of one supreme God, creator of the Universe.


Africa is the cradle of a religious civilization based on the concept Contrary to widespread


misinformation, the history of Black Americans does not begin with their arrival to the American colonies on slave ships. It has its true beginning on their ancestral continent of Africa.


Their ancestors built pyramids,


temples, tombs and universities. Much of the architecture designed by Africans 5,000 years ago is still being imitated today. The Eiffel Tower


in Paris, Big Ben Tower in London, and the Washington Monument in Washington D.C. are shining examples of flattery to Africans.


Africans were the first to provide written language, which is


called hieroglyphics. Africans were also great travelers and master ship builders. They had sailed to America over 3,000 years before Columbus. Carlos Marquez, the Mexican explorer observed skeletons of Africans from Bolivia to Mexico. The Olemec civilization left sculptural evidence showing African features. The numerous pyramids in Mexico have the same North-South axis as the African Pyramids. Africans from Morocco, called Moors, traveled to Europe and ruled Spain from 711 to 1400 A.D. under General Tarik. He was such a strong leader that the Rock of Gibraltar, also a symbol of strength, was associated with Tarik.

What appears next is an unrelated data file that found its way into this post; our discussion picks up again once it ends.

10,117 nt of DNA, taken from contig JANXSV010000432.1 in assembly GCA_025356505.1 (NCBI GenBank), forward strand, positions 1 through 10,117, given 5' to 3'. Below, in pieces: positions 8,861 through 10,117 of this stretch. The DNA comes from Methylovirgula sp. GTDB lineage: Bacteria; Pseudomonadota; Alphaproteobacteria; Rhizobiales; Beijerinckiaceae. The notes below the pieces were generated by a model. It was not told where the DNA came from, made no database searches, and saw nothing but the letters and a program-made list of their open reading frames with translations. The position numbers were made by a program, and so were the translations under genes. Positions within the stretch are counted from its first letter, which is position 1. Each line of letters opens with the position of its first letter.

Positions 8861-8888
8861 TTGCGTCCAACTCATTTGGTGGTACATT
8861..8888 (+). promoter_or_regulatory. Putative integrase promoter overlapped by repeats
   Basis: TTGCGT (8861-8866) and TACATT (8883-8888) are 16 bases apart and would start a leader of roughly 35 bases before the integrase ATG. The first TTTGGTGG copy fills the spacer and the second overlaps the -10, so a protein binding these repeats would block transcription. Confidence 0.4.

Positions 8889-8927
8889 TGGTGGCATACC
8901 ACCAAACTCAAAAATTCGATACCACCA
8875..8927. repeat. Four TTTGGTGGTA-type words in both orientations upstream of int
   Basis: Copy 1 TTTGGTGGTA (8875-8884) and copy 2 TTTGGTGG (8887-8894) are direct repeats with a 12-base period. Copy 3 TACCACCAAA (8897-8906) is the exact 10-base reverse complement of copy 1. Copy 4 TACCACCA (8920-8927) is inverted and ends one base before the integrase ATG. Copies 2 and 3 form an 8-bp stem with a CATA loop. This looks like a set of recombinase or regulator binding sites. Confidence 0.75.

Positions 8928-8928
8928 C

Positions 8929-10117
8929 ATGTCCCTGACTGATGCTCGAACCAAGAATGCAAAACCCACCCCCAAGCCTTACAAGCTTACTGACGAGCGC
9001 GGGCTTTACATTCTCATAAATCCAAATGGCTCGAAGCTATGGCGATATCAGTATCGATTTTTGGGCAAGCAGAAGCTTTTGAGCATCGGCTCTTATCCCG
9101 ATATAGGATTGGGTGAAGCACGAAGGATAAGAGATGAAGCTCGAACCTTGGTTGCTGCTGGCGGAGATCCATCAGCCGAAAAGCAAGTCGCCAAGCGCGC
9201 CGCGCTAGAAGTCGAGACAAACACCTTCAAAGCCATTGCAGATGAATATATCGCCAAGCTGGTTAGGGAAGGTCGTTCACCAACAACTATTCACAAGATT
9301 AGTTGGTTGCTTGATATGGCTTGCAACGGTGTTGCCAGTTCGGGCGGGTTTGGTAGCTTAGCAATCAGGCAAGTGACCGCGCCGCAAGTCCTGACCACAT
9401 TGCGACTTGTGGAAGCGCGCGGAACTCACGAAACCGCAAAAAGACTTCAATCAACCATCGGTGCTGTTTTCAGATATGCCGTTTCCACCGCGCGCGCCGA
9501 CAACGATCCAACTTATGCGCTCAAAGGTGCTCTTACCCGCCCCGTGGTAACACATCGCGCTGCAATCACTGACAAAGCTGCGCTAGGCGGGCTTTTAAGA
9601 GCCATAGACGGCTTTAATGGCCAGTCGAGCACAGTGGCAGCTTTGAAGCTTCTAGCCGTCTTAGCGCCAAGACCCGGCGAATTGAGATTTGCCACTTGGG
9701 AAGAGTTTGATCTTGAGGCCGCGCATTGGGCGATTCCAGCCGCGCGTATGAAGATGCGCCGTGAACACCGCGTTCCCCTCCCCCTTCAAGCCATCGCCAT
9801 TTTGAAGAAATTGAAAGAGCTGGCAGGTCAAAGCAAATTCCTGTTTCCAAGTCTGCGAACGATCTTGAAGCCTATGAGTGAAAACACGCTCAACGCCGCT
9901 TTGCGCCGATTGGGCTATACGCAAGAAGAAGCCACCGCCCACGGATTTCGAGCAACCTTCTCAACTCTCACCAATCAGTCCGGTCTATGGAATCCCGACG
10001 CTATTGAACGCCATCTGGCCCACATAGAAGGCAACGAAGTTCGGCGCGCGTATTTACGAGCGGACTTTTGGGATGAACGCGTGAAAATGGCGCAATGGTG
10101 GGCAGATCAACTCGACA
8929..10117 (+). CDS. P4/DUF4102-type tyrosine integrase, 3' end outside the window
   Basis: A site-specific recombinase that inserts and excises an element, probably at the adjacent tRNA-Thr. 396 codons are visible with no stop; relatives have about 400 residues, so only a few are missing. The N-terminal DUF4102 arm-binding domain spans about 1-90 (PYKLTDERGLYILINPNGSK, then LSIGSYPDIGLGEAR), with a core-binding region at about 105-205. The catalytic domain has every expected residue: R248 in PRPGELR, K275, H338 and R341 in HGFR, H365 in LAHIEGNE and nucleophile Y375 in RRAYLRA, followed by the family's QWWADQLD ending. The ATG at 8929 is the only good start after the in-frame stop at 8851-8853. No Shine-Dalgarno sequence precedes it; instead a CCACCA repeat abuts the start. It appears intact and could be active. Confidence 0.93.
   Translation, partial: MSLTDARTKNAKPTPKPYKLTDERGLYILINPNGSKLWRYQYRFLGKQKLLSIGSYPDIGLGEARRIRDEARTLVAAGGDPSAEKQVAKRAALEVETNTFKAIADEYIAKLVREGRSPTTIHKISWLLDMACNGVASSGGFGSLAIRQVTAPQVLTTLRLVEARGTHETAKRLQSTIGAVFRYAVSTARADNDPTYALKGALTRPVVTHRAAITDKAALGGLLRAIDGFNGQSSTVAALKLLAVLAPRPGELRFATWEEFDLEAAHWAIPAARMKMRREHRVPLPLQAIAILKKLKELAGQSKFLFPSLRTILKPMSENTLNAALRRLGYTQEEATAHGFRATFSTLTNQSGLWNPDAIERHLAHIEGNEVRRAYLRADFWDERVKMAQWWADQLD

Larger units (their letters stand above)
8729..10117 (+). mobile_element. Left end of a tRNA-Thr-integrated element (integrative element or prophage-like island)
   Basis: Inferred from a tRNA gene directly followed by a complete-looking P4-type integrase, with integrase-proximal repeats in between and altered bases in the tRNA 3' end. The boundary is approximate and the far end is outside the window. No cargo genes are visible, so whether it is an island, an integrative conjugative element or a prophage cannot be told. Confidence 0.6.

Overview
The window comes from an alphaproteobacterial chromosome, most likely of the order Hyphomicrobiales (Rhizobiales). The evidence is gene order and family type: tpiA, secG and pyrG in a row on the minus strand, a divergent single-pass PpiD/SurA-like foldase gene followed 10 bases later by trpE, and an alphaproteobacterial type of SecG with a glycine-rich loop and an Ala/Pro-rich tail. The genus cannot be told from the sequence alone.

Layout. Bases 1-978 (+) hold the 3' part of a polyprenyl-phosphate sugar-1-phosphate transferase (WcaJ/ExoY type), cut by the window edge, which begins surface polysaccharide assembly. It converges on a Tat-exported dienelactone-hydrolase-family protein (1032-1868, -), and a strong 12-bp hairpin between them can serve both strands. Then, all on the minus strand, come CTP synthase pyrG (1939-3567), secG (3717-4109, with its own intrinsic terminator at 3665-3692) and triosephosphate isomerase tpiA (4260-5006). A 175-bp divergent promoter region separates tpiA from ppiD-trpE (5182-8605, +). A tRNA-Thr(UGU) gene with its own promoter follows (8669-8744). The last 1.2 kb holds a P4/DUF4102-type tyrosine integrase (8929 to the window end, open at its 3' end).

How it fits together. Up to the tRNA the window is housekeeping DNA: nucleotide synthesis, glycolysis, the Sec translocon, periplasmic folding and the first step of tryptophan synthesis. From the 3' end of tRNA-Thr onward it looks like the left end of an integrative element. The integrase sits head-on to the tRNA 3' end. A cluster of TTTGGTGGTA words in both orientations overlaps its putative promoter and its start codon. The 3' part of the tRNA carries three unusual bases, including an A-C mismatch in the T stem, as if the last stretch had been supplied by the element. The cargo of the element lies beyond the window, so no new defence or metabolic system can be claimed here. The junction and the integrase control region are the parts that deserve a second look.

Africans founded the first University, the Grand Lodge of Wa’at. The Greeks and other Europeans studied under Africans. The professors were priests. The curriculum was called the Mystery System and was divided into four areas: religion, liberal arts, applied sciences, and business. Most students entered at the age of seven to begin years of study.


Imhotep was the father of medicine. Many history books state


that Hippocrates was the first doctor. Imhotep lived in the era o 2800 B.C., but Hippocrates was born 2000 years later. The Greek name for Imhotep is Aesculapius.


refers to Imhotep: I swear by Apollo, the physician, and Aesculapius and health


and all-heal, and all judgment, I will keep this oath and his stipulation to reckon him who taught me this art equally dear to me as my parents, to share my substance with him who taught me this art equally dear to me as my parents, to share my substance with him, and relieve his necessities if required. . . .


Black history is, in fact, world history. It did not start in America


as implied in many of the forums, panel discussions, special media documentaries during Black History Month. The contributions of African Americans and their ancestors to the development of world civilization are too enormous to address in this commentary. World religion, science, art, education and many other areas of civilized human development owe Africans a great deal of gratitude, and the writers of world history text books owe its readers the truth about world history.


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Call (336) 254-8725 Doctors today still take this oath, in which Hippocrates


5